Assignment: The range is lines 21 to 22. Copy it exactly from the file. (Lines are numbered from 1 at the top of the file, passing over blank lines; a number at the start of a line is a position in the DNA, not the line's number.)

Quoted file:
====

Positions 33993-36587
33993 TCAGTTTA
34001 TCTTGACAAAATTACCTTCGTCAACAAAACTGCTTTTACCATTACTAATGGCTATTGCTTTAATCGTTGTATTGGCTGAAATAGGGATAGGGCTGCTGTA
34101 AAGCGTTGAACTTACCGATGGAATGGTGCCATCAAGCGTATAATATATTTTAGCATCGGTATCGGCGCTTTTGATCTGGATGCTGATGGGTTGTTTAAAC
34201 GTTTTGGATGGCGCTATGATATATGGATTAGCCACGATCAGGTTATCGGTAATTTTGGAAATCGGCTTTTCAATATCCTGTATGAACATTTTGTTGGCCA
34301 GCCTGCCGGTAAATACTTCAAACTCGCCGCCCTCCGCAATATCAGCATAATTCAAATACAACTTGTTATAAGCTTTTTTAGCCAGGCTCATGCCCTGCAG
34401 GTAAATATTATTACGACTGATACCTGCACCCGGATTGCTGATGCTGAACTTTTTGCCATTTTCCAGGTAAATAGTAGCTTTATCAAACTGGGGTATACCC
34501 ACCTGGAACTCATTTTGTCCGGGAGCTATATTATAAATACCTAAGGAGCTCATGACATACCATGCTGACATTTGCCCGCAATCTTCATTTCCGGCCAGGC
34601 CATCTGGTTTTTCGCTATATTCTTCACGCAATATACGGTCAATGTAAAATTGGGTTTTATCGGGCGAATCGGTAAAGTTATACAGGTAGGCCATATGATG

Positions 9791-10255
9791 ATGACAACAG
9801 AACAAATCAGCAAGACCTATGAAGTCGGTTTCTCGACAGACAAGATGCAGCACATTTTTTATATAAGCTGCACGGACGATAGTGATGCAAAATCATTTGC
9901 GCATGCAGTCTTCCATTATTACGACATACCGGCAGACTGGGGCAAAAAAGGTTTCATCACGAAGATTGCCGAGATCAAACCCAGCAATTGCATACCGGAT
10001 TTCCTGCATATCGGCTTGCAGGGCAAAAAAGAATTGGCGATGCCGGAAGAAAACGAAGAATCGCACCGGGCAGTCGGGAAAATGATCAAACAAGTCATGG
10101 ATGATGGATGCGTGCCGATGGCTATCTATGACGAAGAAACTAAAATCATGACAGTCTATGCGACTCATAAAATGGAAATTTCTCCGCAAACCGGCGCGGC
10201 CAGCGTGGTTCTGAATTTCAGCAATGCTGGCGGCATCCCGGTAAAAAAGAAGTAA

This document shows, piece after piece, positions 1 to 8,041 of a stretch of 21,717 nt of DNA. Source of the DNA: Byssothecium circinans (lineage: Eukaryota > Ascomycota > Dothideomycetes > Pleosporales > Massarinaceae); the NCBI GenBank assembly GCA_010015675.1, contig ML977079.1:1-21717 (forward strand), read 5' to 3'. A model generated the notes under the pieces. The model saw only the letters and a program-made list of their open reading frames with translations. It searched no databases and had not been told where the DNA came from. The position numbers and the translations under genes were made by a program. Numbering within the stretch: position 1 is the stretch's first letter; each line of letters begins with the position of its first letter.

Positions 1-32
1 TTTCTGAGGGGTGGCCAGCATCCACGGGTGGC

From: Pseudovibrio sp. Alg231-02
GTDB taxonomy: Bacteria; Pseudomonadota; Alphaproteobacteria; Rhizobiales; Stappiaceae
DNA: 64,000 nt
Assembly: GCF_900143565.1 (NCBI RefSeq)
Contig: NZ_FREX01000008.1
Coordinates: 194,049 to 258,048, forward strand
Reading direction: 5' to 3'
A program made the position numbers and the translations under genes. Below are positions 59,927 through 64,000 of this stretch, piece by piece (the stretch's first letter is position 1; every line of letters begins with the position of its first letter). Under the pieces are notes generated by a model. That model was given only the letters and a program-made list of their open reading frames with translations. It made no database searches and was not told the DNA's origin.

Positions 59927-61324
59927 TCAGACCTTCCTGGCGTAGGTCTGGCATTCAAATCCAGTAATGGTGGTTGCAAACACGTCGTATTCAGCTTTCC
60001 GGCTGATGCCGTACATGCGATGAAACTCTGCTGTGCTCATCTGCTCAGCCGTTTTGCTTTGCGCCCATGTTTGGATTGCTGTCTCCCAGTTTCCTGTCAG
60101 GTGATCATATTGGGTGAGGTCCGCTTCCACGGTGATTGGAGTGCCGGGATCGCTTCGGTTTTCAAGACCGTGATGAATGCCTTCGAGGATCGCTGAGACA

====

GTDB taxonomy: Bacteria; Pseudomonadota; Alphaproteobacteria; Rhizobiales; Stappiaceae
DNA: 64,000 nt